LawBreakers clearly draws inspiration from the legions of arena shooters that came before it, all while throwing a whole bunch of new ingredients into the mix. But while many of its influences are worn proudly on its sleeve, some might not be quite as obvious. Racing games, for instance.
After getting in a couple of rounds with Boss Key Productions' first big title (it's rad as hell, by the way), I had an opportunity to sit down with Lead Designer Dan Nanni during E3 2017. Nanni said the LawBreakers crew knew they wanted to make an arena shooter -- something many members of the team have worked on and are comfortable with -- but they quickly realized that they wanted to bring the game into its own unique space. That's when they started tooling around with gravity and the game's unusual take on class-based gunplay, pulling ideas from RPGs and even racing games.
The Assassin, for instance, has a Frenzy ability where, when she triggers it, she can suddenly see all of the enemies lit up in front of her. If she kills someone, it heals her and also increases the duration of that ability. The inspiration of that was from checkpoint racing from racing games, where you're running through, you hit a checkpoint and you get a little more time to keep going. You get greedy and get a little more aggressive in your driving, which gets you closer to hitting that next checkpoint but, the next thing you know, you've overcommitted, you've crashed and wiped and suddenly you've lost. We wanted to use that same idea and try to make the player greedy.
But that's just one of the game's playable classes and, as Nanni puts it, those abilities don't define the classes the way players might expect. He said that, in games like Overwatch, you know what you're getting when you select a class-based character; everyone knows how a healer or a tank is supposed to behave, for instance. In LawBreakers, the team wanted to change things up a bit so that players maybe pick a role they are familiar with, only to learn that they can actually be used in a couple of different ways.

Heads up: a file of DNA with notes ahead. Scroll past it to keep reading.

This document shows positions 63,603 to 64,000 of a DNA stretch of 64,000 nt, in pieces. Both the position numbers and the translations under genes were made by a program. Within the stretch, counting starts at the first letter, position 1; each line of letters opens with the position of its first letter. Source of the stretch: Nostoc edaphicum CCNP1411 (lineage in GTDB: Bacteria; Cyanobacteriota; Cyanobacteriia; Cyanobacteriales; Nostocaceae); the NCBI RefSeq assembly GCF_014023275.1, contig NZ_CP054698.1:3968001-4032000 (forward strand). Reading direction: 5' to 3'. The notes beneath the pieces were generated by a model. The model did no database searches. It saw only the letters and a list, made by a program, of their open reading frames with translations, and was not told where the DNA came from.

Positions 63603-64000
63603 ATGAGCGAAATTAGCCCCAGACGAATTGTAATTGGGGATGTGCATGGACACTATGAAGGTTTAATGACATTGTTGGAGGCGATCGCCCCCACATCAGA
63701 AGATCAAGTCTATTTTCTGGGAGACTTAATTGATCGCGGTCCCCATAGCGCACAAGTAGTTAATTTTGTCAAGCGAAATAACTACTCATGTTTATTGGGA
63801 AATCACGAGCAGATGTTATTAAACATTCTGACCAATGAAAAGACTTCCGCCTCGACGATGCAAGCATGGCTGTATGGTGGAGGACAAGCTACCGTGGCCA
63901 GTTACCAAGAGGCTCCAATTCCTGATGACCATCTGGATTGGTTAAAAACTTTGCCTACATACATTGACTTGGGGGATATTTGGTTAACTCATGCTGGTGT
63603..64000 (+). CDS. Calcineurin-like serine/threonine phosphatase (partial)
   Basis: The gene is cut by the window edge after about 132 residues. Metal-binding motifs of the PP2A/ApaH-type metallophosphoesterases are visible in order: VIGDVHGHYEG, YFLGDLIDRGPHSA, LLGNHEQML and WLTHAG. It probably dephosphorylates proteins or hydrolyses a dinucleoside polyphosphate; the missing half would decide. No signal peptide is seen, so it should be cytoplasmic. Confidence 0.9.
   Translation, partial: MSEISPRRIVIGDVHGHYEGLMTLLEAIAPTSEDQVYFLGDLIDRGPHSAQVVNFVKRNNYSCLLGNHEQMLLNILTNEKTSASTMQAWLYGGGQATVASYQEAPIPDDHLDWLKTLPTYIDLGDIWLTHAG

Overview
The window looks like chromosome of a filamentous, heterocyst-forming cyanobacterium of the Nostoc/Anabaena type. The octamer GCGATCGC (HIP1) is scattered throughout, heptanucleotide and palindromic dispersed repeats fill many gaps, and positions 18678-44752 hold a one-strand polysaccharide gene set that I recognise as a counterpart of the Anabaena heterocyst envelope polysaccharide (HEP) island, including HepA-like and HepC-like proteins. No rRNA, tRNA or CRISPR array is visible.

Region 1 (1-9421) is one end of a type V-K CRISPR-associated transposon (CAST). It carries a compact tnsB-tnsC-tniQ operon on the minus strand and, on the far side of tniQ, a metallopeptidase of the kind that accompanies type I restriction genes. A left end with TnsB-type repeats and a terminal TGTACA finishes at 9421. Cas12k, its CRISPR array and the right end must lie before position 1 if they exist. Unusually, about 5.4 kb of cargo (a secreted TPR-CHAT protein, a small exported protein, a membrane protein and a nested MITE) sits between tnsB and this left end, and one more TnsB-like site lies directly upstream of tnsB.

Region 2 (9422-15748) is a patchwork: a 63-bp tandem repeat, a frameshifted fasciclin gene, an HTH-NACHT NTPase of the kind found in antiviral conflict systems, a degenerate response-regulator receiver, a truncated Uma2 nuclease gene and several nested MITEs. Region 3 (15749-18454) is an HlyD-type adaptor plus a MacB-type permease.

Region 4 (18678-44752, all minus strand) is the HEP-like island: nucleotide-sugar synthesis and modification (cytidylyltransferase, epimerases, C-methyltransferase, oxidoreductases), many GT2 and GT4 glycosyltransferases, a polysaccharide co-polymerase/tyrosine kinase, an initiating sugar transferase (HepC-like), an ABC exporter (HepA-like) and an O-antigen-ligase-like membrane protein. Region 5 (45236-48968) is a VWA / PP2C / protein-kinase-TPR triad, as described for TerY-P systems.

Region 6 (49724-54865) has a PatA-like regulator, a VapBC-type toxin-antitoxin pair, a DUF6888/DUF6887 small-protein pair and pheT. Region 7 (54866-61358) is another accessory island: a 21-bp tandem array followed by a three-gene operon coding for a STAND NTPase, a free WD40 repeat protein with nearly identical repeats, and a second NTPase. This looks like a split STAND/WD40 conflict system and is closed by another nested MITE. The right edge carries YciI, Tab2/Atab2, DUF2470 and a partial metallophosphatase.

Dan Nanni used the Enforcer as an example, saying that most players will see the guy with the automatic rifle, grenade, and a speed boost and think he's meant to run point and push objectives.
But as you start playing, you realize that speed also moves your buddies, so you change the way you're using the guy. It's not just movement speed that's increased, but also reload speed and rate of fire. Next thing you know, you're using it as a buff and the Enforcer has suddenly turned into a mid-range support role rather than a push, attack or assault-oriented role.
Dan Nanni said this comes from a desire to make players feel comfortable with the roles in LawBreakers, but then reveal extra levels of depth that come to light intuitively. He said that type of balance is key in creating roles players can jump in and play immediately, while still creating incentives for players looking to dig down and really learn the classes.
In our game, I think what really sets us apart is the fact that everybody is built for true skill gameplay. It's about shooting first and abilities second, in every role. Whether they're a healer or a defender or someone who is more oriented toward scoring objectives, they're all killers. At the end of the day it's about skill, it's about using the reticle and accuracy. On top of that you've got speed and verticality. In the end, it's about the player who plays the best; mouse in hand or controller in hand. It's a high skill game.
LawBreakers hits PlayStation 4 and PC on Aug. 8.